We closed the purchase of a local house that was sold to the Ranch at a discounted price (pictured below). It has met a critical need for staff housing this year and will soon become the Girls’ House for students finishing the program at the Ranch. Speaking of the girls, 15 young women braved unusually cold and icy weather on the annual igloo trip. Due to a tremendous team effort, they built three igloos despite difficult building conditions.
The Ranch Family celebrated a baptism and enjoyed a day of cross-country skiing together. Reports vary about which was colder! Then, during the break between school quarters, we set academic pursuits aside to dedicate a week to a series of sessions on the theme “Deeper,” pursuing closer relationship with the Lord as individuals and as a church family.
A local church group blessed the Ranch Family by preparing an Easter gift basket for each of our students. The weather was perfect for our annual Rescue Run, and it was a great joy to invite guests on property for a beautiful trail run and to experience the Ranch community.
May brought an increase in opportunities to communicate about the Ranch which continued through the summer, including invitations to churches, community events, and radio stations such as K-Love, Air1, KFBK, and KNCO. Meanwhile, generous community members continued to invest in building out the Angels’ Meadow venue, including installing a shed and refrigeration at the outdoor kitchen…
“Young leaders tend to overestimate what they can accomplish in five years, and underestimate what they can accomplish in ten.” I was told this shortly after the Board appointed me to be Executive Director five years ago on Oct. 7, 2017. Perhaps this is because it’s difficult to see how much foundational work is needed, including establishing core components like culture, values, and mission.
We all know foundations are important; we rarely understand ahead of time how much work it takes to create a good foundation. For example, the bigger and more complex the building, the more work the foundation takes.
At the Ranch we’ve seen this in real time as we’ve rebuilt the duplex. Designing, planning, calculating, and lengthy consultations with the County Building Department finally turned to site prep, excavation, forming, gravel, and rebar. Only then could we pour concrete for the foundation. But once the foundation was done, walls went up quickly.
Five years does mark a good interval to zoom out and consider the big picture. We’ve had some difficult seasons over these five years, but I’m excited about how much has been done. This was possible because so much of the foundation was already established. As I wrote in my first Director’s View five years ago: “The four [previous Ranch directors] are humble, servant-hearted, sacrificial leaders, and they’ve built these values into the heritage of the Ranch. This is a beautiful thing, and unfortunately it is rare in our world.” A lot can be built on a foundation like that.
We have accomplished a great deal in five years, and there are many plans in the works. “We” includes staff, interns, volunteers, prayer partners, donors, Agony riders and saggers, and more.
Unfortunately, foundations never seem to be perfect. Problems always appear down the road, whether with a house, an organization, or our personal life foundations.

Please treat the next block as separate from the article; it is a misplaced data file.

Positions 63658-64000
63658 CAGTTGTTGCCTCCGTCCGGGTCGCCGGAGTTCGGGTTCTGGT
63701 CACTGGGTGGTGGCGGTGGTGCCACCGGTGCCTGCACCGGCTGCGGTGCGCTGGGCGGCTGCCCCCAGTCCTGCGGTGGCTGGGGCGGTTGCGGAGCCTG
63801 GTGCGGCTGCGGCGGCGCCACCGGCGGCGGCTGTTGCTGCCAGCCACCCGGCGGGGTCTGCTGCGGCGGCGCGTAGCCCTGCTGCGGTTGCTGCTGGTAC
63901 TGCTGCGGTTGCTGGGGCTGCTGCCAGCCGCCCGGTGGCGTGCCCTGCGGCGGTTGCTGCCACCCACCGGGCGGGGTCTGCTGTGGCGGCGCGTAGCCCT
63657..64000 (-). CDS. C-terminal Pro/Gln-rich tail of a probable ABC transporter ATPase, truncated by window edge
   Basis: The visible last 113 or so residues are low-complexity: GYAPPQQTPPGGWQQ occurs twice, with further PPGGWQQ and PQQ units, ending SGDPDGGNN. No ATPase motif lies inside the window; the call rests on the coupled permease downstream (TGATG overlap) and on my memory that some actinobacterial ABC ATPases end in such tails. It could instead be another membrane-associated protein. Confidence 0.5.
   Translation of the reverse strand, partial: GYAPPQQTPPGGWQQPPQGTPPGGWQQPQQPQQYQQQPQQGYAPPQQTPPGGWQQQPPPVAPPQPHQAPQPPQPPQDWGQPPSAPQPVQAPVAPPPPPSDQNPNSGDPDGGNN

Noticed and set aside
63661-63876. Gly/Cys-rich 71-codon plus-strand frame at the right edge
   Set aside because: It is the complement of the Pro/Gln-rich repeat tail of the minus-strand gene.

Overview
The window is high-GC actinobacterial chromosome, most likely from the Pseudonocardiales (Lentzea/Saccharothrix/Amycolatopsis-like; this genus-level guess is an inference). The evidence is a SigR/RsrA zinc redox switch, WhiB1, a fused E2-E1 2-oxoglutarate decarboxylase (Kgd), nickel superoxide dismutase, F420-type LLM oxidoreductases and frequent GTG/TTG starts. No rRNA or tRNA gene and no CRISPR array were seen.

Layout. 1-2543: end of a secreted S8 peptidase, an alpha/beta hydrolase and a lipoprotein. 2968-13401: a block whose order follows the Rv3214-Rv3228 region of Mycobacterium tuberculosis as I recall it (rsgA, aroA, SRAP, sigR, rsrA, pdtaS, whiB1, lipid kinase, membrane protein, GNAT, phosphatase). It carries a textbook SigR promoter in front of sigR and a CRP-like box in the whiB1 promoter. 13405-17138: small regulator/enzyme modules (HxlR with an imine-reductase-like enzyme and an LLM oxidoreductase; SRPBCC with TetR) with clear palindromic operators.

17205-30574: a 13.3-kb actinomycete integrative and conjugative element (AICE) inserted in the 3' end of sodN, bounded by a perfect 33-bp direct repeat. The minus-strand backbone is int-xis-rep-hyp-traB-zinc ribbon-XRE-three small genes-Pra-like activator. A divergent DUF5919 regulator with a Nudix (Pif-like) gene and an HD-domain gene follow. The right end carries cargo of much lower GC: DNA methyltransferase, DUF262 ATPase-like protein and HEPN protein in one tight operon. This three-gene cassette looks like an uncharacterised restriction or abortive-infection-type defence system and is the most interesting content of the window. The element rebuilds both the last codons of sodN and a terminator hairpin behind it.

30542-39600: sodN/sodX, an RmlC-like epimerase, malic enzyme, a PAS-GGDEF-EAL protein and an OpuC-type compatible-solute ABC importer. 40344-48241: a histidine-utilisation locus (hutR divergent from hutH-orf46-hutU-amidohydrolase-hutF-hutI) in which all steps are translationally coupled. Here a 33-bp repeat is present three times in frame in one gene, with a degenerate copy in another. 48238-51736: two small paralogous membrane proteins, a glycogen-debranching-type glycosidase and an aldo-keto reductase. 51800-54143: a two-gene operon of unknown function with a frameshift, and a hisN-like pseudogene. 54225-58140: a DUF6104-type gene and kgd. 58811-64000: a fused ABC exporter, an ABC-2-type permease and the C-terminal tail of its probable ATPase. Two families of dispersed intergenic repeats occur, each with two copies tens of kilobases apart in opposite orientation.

If I were an interior designer examining a house to renovate and re-style, I would try to identify all the flaws of the house and figure out how to conceal them. But the real master designers don’t just conceal; somehow they incorporate those imperfections into a new creation. The result is unique, partly due to those very imperfections.
Thanks be to God, this is what He is doing constantly. He is the redeemer. May He do this with the Ranch ministry, with our lives, and with every young person who comes here.
Nate Boyd, Executive Director
“He can create something new in us...”
A Ranch “pray out” symbolizes just this - that God has created something new in the life of a student.
Upon their departure, our prayer is that He will bring to completion the work He has begun.
My grandparents grew up during the Great Depression of the 1930’s, when large numbers of Americans struggled to get enough to eat. Those experiences shaped how they thought about resources. A piece of furniture broke? Let’s keep it–it may be fixable, even though it’ll take a while. Old National Geographics? Keep them, they’re good references. Unidentifiable tool/hardware? We may need it someday. But time is limited, so the stuff multiplies. And the collection of broken and unused things sits and some things never even get touched, let alone fixed or needed.
My generation grew up during a time of general prosperity and great opportunity, and I tend to think a little differently. Often I optimize by the value of time and storage space. How much time will it take to fix that nightstand? How much does a new one cost? Not sure it’s worth keeping. Old magazines? If I need something, I can probably find it online–toss them. Unidentifiable hardware? Pretty sure I’ll never need it, even if I had the skill to use it. But the collection of things I’ve disposed of probably contained items of value too.
There are pros and cons to both approaches, of course. Stewardship is a challenge, and we each do the best we can to organize and strategize and optimize. We aren’t the only ones deciding what to do with broken things. God is, too. His world is full of broken and damaged people. But He does not experience the limitations we do.
"No matter how broken we are or how much help we need, we’re never so broken He tosses us away. He keeps working, and working, and never stops working on us."